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Woodworking Tips and Tricks: Dowel Joints

06/17/2017

This post may seem like a no-brainer thing, like, this is so obvious that why write about it? Because in my over 40 years in the trade, I have messed up on this many, many times.

When you have drilled all your dowel holes, dry fit all the joints to make sure they all fit properly.  If you have drilled oversize holes (25/64″ instead of 3/8″ for 3/8″ dowels) like I mentioned in a previous post, then you won’t have a problem assembling and disassembling them without the dowels getting stuck in the holes.

One of the things I have done repeatedly is drill just one hole (out of many) in the wrong place.   And I usually find this when I (picture this):
have already glued all the dowels in place,
put glue in the opposing holes,
start to assemble and then find one dowel won’t go in the hole.
So I have to quickly disassemble everything (all the while the glue is setting up),
glue in a dowel, (all the while the glue is setting up)
wait a bit for the glue to set up, (all the while the glue is setting up)
cut off the dowel (all the while the glue is setting up)
re-drill the hole in the right place, (all the while the glue is setting up)
and then try to reassemble it all again, and hope it all will now go together without 1200 pounds pressure on the clamps.

And I have a professional dowel horizontal boring machine!  If you don’t, then it will be a total disaster, because of the extra time to set up the doweling jig, and re-drill in the right place.

All this could have been avoided by taking a few minutes putting the dowels in dry and assembling the parts to see if they all fit.  You don’t have to assemble the whole thing, just one joint at a time.  This will also allow you to adjust a hole if it’s drilled a tiny bit off center because you weren’t careful during your layout or drilling. If it’s a complicated face frame, then you may want to assemble it complete to make sure all your holes are in the right place.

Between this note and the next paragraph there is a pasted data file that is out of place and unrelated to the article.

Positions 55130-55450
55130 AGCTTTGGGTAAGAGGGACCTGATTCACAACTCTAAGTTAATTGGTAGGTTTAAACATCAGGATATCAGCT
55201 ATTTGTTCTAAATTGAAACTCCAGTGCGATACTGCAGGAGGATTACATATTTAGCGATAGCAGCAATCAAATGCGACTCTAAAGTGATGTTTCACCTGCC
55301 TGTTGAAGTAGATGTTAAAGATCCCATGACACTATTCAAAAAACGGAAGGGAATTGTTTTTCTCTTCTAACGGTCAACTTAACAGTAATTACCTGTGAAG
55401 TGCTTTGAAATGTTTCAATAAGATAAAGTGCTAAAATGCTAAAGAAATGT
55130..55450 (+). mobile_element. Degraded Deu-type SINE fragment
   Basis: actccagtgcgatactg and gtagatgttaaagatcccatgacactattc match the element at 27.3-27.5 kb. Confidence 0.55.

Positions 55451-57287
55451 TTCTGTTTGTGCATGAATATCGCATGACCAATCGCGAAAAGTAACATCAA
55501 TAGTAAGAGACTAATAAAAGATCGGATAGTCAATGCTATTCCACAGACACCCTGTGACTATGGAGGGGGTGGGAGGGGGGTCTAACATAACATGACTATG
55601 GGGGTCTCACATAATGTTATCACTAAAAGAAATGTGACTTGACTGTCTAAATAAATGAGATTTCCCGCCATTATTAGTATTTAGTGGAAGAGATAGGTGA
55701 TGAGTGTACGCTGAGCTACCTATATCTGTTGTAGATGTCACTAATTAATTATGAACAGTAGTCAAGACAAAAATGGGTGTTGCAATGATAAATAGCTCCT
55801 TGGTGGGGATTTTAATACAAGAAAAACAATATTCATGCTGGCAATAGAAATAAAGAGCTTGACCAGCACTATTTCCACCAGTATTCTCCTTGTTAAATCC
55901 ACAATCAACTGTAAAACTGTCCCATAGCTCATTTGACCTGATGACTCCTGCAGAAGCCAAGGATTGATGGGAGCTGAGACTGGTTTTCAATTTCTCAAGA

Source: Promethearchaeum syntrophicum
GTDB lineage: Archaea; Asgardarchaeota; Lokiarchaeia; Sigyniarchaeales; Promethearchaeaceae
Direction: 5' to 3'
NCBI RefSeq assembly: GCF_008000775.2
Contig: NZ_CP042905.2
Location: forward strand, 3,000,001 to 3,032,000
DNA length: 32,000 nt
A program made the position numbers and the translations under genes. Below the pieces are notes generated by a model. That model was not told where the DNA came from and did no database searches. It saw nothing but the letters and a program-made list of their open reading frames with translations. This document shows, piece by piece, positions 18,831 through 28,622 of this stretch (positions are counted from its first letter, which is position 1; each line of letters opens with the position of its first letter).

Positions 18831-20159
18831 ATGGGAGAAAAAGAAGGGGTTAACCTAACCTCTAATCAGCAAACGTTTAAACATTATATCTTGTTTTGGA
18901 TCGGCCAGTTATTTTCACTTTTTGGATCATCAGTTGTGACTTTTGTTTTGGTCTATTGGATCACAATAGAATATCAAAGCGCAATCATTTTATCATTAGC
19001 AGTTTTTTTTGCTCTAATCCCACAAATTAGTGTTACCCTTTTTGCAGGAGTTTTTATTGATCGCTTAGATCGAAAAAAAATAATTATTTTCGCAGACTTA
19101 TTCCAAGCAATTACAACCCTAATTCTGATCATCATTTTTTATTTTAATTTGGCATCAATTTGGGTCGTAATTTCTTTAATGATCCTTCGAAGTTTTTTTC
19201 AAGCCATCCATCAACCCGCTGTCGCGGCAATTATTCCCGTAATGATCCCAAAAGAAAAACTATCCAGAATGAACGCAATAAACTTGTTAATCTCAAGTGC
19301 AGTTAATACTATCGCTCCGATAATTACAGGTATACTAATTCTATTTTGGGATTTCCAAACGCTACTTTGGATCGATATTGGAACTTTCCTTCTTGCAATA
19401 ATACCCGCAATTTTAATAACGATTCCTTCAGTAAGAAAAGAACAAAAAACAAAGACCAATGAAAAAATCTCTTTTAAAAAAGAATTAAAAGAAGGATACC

I still drill a wrong hole once in awhile but I have gotten in the habit of dry testing before final assembly.  It’s then a simple fix and it takes a lot of stress off the heart…

One of the things I have found in woodworking is that power tools allow us to make twice as many mistakes in half the time.  Nail guns are the worst…  So I guess if  you have a hand dowel jig, you will be more apt to take more time lining it up correctly.  With my dowel machine, I can drill 10 dowel holes in the time it takes to drill one with the guide.  Which means I can make way more mistakes, because I’m not thinking about every hole, just getting them all drilled.

An added tip:  if you usually use yellow glue for all your assembly, if it’s complicated, use white glue because it gives you more time to get it all together.  It works fine for almost all woodworking.  I now regularly use yellow glue because it sets up faster and does not “creep” under pressure, like white glue does.   But there are times white glue is the right glue to use.

So take this bit of advice from one who has had a bit of a rush getting everything disassembled, fixed and then reassembled: dry test your joints before you add the glue.  It only takes once, with one wrong drilled hole, to decide this is very good advice.

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